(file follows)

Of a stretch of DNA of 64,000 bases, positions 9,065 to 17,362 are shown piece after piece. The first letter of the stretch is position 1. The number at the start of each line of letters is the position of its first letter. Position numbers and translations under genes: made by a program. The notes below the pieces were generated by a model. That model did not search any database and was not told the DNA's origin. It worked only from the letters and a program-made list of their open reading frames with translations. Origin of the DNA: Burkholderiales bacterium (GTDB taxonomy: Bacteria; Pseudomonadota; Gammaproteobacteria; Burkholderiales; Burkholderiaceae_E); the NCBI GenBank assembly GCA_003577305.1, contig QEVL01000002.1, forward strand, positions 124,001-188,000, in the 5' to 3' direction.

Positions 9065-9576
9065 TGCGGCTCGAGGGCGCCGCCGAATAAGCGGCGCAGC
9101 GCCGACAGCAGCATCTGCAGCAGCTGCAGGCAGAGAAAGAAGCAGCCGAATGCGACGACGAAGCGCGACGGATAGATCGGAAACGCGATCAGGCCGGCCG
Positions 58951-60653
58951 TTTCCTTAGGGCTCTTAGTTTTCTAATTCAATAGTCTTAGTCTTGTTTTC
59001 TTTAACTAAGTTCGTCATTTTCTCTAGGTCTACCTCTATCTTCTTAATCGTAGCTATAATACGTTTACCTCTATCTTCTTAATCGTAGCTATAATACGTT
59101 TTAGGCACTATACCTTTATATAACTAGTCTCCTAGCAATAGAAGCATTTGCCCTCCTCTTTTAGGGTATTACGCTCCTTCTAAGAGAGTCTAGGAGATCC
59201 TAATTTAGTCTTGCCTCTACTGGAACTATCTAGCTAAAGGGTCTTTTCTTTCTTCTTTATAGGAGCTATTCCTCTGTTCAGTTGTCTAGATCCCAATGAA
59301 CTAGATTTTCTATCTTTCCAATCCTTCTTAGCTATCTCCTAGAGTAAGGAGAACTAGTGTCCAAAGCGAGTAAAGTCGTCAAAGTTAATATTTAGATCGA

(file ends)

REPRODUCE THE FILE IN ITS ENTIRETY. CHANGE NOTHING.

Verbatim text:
Of a stretch of DNA of 64,000 bases, positions 9,065 to 17,362 are shown piece after piece. The first letter of the stretch is position 1. The number at the start of each line of letters is the position of its first letter. Position numbers and translations under genes: made by a program. The notes below the pieces were generated by a model. That model did not search any database and was not told the DNA's origin. It worked only from the letters and a program-made list of their open reading frames with translations. Origin of the DNA: Burkholderiales bacterium (GTDB taxonomy: Bacteria; Pseudomonadota; Gammaproteobacteria; Burkholderiales; Burkholderiaceae_E); the NCBI GenBank assembly GCA_003577305.1, contig QEVL01000002.1, forward strand, positions 124,001-188,000, in the 5' to 3' direction.

Positions 9065-9576
9065 TGCGGCTCGAGGGCGCCGCCGAATAAGCGGCGCAGC
9101 GCCGACAGCAGCATCTGCAGCAGCTGCAGGCAGAGAAAGAAGCAGCCGAATGCGACGACGAAGCGCGACGGATAGATCGGAAACGCGATCAGGCCGGCCG
Positions 58951-60653
58951 TTTCCTTAGGGCTCTTAGTTTTCTAATTCAATAGTCTTAGTCTTGTTTTC
59001 TTTAACTAAGTTCGTCATTTTCTCTAGGTCTACCTCTATCTTCTTAATCGTAGCTATAATACGTTTACCTCTATCTTCTTAATCGTAGCTATAATACGTT
59101 TTAGGCACTATACCTTTATATAACTAGTCTCCTAGCAATAGAAGCATTTGCCCTCCTCTTTTAGGGTATTACGCTCCTTCTAAGAGAGTCTAGGAGATCC
59201 TAATTTAGTCTTGCCTCTACTGGAACTATCTAGCTAAAGGGTCTTTTCTTTCTTCTTTATAGGAGCTATTCCTCTGTTCAGTTGTCTAGATCCCAATGAA
59301 CTAGATTTTCTATCTTTCCAATCCTTCTTAGCTATCTCCTAGAGTAAGGAGAACTAGTGTCCAAAGCGAGTAAAGTCGTCAAAGTTAATATTTAGATCGA